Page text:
If you have any questions about Printing with an ADANA 5×8 then just drop me a line in the comments box. I would be glad to share my experiences and findings.

 

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18 thoughts on “How to letterpress – Adana 8×5

    1. Hi Kat, for these cards I used cranes Lettra florescent white 100% cotton paper which is really soft and takes a nice impression. It is also hard to get a bright white paper in cotton so it is ideal where contrast is important. My favourite paper to date for printing is Somerset 100% Cotton; it takes a really nice impression and the texture is beautiful. The only drawback is the colour is not very bright white, although it is definitely not cream in colour it is not the brightest ivory either. Another great paper is the gmund cotton (very expensive mind unless you can afford to buy it in a ream of 1000, otherwise it is 80 pence a sheet or thereabouts, it is not really ideal for letterpress printers trying to get into the business. It is also ivory rather than a bright white)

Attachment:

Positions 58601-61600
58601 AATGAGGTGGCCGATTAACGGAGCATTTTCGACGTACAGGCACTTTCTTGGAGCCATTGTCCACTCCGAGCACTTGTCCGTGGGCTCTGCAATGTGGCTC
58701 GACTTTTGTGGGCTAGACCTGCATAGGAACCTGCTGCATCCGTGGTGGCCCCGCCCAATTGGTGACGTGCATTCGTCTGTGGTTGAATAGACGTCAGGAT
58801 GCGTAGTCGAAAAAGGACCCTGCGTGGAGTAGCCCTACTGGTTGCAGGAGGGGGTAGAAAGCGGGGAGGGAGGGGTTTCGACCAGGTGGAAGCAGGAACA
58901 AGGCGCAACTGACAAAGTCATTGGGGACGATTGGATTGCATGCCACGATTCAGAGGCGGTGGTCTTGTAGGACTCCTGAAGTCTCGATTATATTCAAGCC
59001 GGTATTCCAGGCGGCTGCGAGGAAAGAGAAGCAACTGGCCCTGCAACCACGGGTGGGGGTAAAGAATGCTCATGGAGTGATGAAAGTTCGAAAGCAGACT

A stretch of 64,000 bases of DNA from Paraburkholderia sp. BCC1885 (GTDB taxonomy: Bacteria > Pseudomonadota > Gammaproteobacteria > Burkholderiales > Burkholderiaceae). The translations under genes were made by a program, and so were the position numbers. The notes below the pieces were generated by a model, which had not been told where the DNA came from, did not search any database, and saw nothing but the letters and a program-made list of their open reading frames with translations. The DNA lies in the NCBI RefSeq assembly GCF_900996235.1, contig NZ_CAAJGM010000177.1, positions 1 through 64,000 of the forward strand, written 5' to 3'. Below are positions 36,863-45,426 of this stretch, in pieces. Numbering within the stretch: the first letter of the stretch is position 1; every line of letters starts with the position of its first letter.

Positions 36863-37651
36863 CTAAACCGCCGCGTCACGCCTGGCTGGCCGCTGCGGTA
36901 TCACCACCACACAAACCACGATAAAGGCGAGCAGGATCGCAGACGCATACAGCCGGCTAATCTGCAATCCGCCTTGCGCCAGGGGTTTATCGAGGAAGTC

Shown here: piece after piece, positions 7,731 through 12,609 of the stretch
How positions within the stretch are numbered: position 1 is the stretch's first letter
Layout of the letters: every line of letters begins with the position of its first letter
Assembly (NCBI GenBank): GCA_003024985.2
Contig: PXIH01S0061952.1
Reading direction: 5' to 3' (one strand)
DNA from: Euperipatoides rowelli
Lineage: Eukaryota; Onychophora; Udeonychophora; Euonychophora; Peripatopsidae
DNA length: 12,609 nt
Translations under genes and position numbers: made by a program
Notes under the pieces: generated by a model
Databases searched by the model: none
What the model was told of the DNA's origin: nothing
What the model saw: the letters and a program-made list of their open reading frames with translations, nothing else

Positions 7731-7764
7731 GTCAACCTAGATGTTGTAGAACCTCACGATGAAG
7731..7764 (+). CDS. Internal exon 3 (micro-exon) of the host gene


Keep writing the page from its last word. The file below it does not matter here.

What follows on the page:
1. Can I print 6 x 4 and 5 x 3 on a 8 x 5 Adana press?

    I am about to buy one and am curious as to which size to buy.

    Many thanks in anticipation.

    Graham